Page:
Norwegian romantic nationalism

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Norwegian romantic nationalism was a movement in Norway between 1840 and 1867 in art, literature, and popular culture that emphasized the aesthetics of Norwegian nature and the uniqueness of the Norwegian national identity. A subject of much study and debate in Norway, it was characterized by nostalgia.

Brudeferden I Hardanger (Bridal party in Hardanger), a monumental piece within Norwegian romantic nationalism. Painted by Hans Gude and Adolph Tidemand.

The context and impact of Norwegian romantic nationalism derived from recent history and the political situation. After more than 400 years as a Danish province treated as a cultural backwater by the absentee government in Copenhagen, the only uniquely Norwegian culture was found among the farmers and peasants in rural districts in Norway; Norway had in 1814 gained a partial independence in a personal union with the dominant kingdom of Sweden.

Norwegians, having reasserted their political aspirations in 1814, the question of a distinct Norwegian identity became important. As urban culture gained prominence also in the rural districts, the rich cultural heritage of the Norwegian countryside came under threat.

As a result, a number of individuals set out to collect the artifacts of the distinctly Norwegian culture, hoping thereby to preserve and promote a sense of Norwegian identity.

The best-known such collectors in the 1840s and 50s were:

National romantic painting by Hans Gude, 1847

These achievements had an enduring impact on Norwegian culture and identity, an impact that can be witnessed in the influence on visual arts, classical music and literature, represented by e.g.:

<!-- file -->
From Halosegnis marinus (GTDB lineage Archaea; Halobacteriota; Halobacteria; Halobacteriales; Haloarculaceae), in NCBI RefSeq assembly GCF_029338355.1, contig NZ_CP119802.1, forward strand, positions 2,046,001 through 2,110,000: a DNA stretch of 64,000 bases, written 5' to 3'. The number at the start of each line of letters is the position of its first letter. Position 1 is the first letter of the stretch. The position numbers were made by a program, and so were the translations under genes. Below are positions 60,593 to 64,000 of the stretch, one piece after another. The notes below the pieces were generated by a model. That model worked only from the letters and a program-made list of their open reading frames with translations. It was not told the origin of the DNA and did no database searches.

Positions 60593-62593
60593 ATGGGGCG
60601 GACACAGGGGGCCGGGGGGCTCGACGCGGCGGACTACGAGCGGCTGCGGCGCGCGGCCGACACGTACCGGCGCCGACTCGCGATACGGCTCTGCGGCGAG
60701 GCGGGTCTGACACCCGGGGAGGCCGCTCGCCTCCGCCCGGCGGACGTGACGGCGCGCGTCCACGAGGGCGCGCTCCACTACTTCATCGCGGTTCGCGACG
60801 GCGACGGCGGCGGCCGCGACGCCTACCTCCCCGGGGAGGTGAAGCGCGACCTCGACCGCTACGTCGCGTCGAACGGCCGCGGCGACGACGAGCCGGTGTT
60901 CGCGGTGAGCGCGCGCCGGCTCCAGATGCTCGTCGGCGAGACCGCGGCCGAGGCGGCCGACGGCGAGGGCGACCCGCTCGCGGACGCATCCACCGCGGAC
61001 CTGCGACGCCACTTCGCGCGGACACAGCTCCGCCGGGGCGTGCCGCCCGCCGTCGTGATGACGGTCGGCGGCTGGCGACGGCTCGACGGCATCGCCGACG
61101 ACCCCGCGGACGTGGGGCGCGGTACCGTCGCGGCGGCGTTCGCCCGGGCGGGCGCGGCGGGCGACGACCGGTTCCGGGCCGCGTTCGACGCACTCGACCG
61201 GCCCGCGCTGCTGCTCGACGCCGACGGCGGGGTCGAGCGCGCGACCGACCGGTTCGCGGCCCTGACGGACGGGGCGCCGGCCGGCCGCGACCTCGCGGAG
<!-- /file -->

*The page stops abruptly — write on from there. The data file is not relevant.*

In the waning days of the national romantic movement, efforts were renewed to collect rural buildings, handcrafts and arts. Arthur Hazelius, the founder of Nordiska Museet in Stockholm gathered (and arguably rescued) large collections and sent to Sweden.

The last king of union between Sweden and Norway, Oscar II, was a supporter of this new wave of collecting, starting what must be the oldest outdoor museum, the origins of Norsk Folkemuseum. He supported the manager of the Royal domains at Bygdøy, Christian Holst in his efforts to gather old buildings from the rural districts. Among the buildings that are still at the museum, the Gol stave church, moved here in the beginning of the 1880s, is the most prominent. Soon after other pioneers started equal efforts to rescue important pieces of traditional Norwegian architecture and handicraft. Anders Sandvig started the museum Maihaugen at Lillehammer. Hulda Garborg started the collecting of traditional folk costumes (bunad) and dances.

This effort is still underway, but became more systematic as other cultural movements took the center stage in Norway in the late 19th and early 20th century.

Romantic nationalism has had an enormous impact on the Norwegian national identity. The Askeladden character from the fairy tales is considered being an integral part of the Norwegian way. On the Norwegian Constitution Day even in cities like Oslo and Bergen, a great proportion of people dress up in bunad for the parade, unthinkable 100 years ago.

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